clocks and bombs

I sat down to work on a pile of reading, projects, and writing this morning, and saw that my twitter feed was lighting up over… something. I clicked a few links. My heart sank.

Ahmed Mohammed, of Irving, Texas, a 14 year old who loves making and building, has been arrested because he built a clock at home and brought it to school and, in essence, insisted it was a clock rather than “admitting” it was a bomb. Because it was a clock. He was arrested because we are apparently incapable of believing, now, as a country, that a Muslim student who loves to invent and tinker and explore mechanical concepts would build something that’s not a bomb.

Irving 9th grader arrested


He was arrested — we arrested a 14 year old 9th grade boy — while wearing a NASA tshirt.

As a human being, as an American, as an educator, as a maker, as a parent, this horrifies me. We’ve allowed ourselves to become a nation that flinches at the idea of a Muslim boy tinkering and inventing. We’ve allowed ourselves to permit our schools to punish creativity and initiative when it comes from people around whom we’ve built a profile of suspicion and mistrust. We’ve allowed ourselves to believe that the right reaction to innovative and energetic exploration, when committed by the “wrong” people, is to arrest them. To arrest a boy. For building a clock.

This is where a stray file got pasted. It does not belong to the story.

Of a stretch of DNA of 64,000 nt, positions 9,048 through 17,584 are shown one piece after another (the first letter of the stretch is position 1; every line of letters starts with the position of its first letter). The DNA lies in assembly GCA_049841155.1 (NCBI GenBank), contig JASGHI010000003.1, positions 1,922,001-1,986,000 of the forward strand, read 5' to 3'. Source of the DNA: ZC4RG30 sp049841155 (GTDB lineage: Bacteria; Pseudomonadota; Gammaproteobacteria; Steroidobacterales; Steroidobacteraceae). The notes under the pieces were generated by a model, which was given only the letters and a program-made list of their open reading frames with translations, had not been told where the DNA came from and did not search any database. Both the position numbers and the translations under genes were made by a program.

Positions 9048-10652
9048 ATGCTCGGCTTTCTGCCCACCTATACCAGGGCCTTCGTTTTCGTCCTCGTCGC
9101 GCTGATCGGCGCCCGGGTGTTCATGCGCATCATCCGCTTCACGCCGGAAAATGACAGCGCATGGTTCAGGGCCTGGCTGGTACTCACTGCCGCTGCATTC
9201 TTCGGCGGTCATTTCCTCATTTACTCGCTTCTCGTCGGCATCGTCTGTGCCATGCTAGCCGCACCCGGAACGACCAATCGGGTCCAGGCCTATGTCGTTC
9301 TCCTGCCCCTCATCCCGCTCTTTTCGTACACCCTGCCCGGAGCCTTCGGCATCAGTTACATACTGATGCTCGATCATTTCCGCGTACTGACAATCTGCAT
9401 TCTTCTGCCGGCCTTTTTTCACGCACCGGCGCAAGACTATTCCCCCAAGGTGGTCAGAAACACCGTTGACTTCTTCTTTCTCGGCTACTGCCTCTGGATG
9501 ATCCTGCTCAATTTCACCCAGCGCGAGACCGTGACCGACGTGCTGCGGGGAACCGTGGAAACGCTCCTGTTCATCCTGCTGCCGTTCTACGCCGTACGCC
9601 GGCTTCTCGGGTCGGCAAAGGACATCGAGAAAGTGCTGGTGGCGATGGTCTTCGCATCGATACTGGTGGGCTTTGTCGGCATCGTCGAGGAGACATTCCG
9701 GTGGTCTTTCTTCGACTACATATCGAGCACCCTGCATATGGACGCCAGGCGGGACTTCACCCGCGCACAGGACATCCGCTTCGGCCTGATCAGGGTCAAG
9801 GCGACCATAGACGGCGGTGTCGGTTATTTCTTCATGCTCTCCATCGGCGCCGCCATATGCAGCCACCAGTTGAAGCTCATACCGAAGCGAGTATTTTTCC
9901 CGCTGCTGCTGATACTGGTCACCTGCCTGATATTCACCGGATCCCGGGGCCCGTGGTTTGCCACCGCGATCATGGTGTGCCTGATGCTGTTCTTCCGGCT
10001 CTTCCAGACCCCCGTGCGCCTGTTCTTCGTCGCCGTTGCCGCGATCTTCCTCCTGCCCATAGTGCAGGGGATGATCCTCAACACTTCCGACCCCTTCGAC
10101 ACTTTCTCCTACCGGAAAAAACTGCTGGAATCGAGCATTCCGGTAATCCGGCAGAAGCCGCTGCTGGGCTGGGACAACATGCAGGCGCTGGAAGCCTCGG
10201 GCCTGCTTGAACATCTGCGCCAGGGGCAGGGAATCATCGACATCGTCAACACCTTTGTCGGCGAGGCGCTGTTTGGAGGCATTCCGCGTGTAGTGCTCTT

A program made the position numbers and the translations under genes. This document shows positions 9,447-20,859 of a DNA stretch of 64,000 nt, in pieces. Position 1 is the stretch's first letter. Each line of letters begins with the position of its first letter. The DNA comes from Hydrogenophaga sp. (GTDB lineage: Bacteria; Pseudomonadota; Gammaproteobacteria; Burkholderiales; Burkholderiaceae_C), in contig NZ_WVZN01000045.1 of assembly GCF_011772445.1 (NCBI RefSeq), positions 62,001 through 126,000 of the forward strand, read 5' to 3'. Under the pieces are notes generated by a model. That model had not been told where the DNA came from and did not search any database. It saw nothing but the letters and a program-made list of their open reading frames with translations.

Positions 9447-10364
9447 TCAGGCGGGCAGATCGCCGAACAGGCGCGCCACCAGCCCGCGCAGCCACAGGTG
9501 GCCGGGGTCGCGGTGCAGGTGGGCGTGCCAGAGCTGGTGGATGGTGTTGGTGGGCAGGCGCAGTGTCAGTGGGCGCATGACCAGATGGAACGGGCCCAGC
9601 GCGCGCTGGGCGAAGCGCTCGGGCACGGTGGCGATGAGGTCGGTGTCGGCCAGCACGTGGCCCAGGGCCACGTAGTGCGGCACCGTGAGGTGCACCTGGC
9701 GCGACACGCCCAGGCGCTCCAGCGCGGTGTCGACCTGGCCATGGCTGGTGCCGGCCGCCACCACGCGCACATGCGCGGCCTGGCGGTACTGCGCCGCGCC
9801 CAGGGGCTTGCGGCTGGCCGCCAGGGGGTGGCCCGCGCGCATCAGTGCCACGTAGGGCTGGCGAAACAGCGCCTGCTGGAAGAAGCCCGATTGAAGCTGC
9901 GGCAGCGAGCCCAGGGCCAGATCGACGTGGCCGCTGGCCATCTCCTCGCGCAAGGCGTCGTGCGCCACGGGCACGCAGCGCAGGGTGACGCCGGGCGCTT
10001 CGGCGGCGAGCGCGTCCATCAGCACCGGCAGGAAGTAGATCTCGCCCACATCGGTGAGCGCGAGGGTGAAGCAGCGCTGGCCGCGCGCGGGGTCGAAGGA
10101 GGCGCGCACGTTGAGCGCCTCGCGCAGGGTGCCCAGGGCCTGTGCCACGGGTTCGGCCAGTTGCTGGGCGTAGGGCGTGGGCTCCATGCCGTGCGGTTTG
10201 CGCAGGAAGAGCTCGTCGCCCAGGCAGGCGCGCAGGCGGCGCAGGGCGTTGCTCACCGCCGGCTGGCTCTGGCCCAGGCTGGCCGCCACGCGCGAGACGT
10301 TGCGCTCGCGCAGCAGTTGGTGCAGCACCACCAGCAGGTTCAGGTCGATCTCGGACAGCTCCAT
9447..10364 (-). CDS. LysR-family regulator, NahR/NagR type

I don’t want to live in this world. Fortunately for me, I’m in a position to do something about it.

I work at a college that welcomed more than 1100 returning students who self-identified as a cultural minority, out of a population of 4000. I work at a college that has prioritized creativity in our teaching, learning, and experience. I work at a college that is putting substantial institutional time and resources into inclusive excellence in all that we do. I work at a college that is expanding its Center for Diversity at the same time that it’s created a Center for Applied Learning. I work at a college at whose daycare my toddler sat down to breakfast with other 2 year olds of multiple ethnicities and religions.

I work at a college that will help change this world for the better.

I work at a college that would welcome Ahmed Mohammed into our ranks, and make sure that he had access to opportunities to create, invent, be mentored, be encouraged, and be celebrated. We would invite him to participate in our Ideas Competition. We’d help him find an internship with a company that values inventors. We’d link him with an alumni mentor and build a support network. We’d task him with being an ambassador to others from underrepresented groups who might be interested in science, technology, inventing, entrepreneurship.

We’d help him grow, and become his best self.

I don’t want to live in a country that would do anything else.

I particularly don’t want to live in a country that would arrest him for being curious and creative, and learning. That’s not my America.

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